mitchell way 2Alexandria Town Centre – is Mitchell Way the worst, dirtiest, dowdiest, unattractive, crumbling, neglected shopping street in Scotland? Picture by Bill Heaney

Council neglects to take down the Christmas lights at the Fountain

The SNP’s Bob Doris, Jonathan McColl, Derek Mackay, the Fountain and Burgh Hall.

By Bill Heaney

Valeman Bob Doris, the MSP for Glasgow Maryhill and Springburn, has asked the Scottish Government how the proposals in the draft Scottish budget could support town centres in his constituency.

Good for Bob. I just wish Jonathan McColl and his SNP colleagues on West Dunbartonshire Council were as proactive when it comes to our town centres.

Bob asked Finance Secretary Derek Mackay, who announced a wide package of measures in the draft budget, to support town centres.

This struck me immediately because I had just returned from a visit to Alexandria, which is being badly neglected by the SNP administration on the local council.

Believe it or not, the Christmas lights are still clinging to the landmark Fountain in Main Street and other decorations have been left to gather dirt.

Have any of the SNP councillors checked today’s date or have they all fallen asleep during their two months Christmas and New Year holiday?

The Council will not be having another full meeting until February 14, which is St Valentine’s Day.

Desperately looking for love then, are they? If so, it will take more than red roses and cards to dispel the huff which followed their budget proposals which are sure to bring about a domestic if not a divorce between them and the electorate.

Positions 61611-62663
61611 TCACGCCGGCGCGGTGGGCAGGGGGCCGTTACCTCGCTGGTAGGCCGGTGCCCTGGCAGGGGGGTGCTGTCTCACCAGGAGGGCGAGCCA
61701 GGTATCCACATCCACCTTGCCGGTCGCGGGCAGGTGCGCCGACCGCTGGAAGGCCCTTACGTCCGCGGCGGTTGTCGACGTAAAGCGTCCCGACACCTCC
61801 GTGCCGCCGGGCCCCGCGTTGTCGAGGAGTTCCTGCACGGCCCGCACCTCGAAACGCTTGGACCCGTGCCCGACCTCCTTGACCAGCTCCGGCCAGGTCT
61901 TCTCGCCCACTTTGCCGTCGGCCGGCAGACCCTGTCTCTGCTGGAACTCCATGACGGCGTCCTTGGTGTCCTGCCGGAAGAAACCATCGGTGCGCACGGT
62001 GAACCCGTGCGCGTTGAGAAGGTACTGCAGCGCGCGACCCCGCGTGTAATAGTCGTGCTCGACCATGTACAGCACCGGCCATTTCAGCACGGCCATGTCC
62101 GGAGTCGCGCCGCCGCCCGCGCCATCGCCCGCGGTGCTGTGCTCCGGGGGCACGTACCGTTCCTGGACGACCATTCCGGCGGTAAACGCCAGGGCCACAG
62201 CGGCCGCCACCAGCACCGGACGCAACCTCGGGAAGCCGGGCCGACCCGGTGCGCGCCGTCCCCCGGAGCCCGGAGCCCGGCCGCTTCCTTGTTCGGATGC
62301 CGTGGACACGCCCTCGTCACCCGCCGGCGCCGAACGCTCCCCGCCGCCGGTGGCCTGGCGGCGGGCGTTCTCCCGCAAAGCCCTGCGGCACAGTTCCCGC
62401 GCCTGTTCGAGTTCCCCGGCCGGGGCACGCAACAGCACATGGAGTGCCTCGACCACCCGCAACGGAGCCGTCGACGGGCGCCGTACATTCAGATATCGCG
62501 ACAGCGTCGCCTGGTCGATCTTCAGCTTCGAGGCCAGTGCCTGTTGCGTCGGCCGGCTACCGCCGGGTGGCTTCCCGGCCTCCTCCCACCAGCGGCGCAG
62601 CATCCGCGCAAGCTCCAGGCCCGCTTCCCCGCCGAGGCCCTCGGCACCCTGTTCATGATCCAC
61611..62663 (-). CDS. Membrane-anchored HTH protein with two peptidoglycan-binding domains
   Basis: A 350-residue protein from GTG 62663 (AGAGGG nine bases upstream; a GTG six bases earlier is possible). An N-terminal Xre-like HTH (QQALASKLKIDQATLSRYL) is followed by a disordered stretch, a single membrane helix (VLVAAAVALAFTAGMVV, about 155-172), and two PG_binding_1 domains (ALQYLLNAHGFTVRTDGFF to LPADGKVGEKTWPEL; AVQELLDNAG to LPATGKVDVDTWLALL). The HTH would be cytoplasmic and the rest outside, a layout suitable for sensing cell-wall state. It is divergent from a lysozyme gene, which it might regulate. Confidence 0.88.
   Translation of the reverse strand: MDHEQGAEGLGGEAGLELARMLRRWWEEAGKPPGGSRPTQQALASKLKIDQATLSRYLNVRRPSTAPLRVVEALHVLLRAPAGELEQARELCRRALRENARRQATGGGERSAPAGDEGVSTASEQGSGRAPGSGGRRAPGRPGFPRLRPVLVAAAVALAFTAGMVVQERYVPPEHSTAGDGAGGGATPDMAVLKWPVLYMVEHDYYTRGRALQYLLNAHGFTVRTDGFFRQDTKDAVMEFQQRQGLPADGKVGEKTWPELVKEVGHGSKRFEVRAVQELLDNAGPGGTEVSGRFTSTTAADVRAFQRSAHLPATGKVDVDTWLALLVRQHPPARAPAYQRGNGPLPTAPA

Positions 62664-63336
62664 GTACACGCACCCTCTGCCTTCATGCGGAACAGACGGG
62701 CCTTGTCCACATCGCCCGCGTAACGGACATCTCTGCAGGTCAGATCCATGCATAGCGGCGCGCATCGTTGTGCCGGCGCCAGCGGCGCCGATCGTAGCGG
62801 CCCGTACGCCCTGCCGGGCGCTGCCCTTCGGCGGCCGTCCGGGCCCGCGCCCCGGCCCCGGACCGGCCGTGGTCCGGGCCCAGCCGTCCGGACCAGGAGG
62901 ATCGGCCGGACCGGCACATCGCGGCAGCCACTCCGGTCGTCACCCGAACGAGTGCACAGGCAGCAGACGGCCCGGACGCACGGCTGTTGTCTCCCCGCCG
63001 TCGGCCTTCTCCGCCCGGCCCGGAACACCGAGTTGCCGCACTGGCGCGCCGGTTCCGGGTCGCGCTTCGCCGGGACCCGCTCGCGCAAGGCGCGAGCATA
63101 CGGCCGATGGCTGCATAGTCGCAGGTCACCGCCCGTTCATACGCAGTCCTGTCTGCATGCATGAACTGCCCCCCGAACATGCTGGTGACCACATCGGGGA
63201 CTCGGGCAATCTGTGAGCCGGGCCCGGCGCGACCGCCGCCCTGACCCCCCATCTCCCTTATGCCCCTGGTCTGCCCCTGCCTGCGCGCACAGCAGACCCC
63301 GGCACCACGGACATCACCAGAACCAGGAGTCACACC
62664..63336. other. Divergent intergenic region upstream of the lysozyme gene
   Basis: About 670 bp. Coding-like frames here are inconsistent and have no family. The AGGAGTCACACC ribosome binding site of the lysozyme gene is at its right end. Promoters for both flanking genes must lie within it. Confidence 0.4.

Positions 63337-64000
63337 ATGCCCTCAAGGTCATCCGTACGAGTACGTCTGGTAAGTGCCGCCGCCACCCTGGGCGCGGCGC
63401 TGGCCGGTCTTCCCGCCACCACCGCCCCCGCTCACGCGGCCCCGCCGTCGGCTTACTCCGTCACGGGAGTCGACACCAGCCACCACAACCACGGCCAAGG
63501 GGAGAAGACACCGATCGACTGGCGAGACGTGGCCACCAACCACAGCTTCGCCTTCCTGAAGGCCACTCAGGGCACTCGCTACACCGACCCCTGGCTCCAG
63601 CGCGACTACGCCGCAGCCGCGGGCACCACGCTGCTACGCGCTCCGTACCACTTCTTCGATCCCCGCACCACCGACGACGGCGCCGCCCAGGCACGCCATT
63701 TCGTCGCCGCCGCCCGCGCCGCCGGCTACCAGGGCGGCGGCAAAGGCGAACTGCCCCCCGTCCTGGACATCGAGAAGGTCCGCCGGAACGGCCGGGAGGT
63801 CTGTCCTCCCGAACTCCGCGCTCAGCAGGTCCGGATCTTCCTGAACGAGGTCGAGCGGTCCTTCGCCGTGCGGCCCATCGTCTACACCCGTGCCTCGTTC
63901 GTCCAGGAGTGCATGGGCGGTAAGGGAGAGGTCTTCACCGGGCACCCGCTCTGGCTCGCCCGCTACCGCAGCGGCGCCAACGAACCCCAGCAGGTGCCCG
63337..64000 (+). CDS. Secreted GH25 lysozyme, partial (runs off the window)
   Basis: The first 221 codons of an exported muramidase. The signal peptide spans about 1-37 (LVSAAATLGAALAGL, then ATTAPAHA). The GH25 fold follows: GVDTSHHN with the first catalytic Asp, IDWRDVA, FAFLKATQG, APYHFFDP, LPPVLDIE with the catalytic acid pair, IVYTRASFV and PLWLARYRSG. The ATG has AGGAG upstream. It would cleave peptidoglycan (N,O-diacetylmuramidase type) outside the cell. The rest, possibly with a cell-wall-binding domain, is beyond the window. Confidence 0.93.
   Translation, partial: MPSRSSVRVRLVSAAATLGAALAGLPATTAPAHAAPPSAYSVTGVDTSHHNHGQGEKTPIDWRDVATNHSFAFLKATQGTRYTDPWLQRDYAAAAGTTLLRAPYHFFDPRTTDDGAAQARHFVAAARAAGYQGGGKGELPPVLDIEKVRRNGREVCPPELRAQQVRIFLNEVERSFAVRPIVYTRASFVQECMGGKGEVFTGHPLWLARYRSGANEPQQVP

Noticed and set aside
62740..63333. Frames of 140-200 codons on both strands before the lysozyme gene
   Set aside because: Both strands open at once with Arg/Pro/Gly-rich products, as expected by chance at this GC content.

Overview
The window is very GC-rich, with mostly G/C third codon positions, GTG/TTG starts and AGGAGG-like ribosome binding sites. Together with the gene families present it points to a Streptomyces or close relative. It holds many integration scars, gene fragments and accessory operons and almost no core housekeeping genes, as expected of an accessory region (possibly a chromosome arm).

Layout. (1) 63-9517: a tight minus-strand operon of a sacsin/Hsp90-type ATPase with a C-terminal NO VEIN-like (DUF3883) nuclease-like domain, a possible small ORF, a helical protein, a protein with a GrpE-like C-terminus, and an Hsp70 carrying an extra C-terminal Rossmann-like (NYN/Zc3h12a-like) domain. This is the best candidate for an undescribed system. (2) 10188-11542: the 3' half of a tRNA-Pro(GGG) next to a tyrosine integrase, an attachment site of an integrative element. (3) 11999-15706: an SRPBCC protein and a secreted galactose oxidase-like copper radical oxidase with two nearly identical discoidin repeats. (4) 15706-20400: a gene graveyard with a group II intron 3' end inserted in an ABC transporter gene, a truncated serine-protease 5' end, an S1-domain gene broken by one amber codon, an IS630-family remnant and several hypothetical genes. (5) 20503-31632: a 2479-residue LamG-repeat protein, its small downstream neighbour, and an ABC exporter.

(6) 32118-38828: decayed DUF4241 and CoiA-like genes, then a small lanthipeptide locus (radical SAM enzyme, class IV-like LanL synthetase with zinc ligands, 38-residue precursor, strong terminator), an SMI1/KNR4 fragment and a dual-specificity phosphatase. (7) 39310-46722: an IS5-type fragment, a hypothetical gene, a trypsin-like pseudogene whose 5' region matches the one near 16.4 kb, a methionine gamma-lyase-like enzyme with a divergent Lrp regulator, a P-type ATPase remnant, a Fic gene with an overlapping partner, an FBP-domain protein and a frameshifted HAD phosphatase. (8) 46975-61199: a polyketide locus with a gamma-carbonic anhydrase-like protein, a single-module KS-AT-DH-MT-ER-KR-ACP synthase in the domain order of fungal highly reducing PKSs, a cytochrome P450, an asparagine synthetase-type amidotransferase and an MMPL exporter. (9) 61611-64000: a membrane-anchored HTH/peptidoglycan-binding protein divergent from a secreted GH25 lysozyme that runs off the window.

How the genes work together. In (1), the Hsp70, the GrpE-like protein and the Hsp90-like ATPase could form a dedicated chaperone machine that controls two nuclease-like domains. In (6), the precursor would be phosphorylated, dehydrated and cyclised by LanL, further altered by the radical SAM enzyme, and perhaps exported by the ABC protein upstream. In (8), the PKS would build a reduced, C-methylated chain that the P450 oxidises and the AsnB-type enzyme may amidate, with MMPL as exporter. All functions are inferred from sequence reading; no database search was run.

Some shop fronts in the Vale are desperately in need of maintenance and refurbishment, something which can also be said about Dumbarton High Street.

Derek Mackay said that the SNP’s proposed town centre package includes maintaining competitive business rates that cap the increase in rate poundage below inflation and ensures that 90 per cent of properties in Scotland pay a lower poundage than other parts of the United Kingdom.

And supporting small businesses through the small business bonus scheme that lifts them out of rates altogether.

There is almost certain to be a new £50 million town centre fund to drive local economic activity and support town centres to become more diverse and thriving places.

Bob Doris wants his cut for his constituency which “suffers from the pull of Glasgow city centre as well as poor amenities and significant deprivation factors. That is why I was pleased to see the return of the town centre regeneration fund in the Scottish Government’s draft budget”.

Would the Minister agree that it was important for applicants to the new town centre fund to demonstrate a strategic but community-led approach to regeneration initiatives, Bob asked.

Derek Mackay, the man in charge of the SNP sporran, said: “I absolutely agree with that kind of community involvement and support.

“I want to deliver the town centre fund in partnership with local authorities. I will engage with the Convention of Scottish Local Authorities on how we distribute and allocate the investment.

“We want the fund to be transformational and to deliver it in partnership with local government, which of course means in partnership with local communities too.”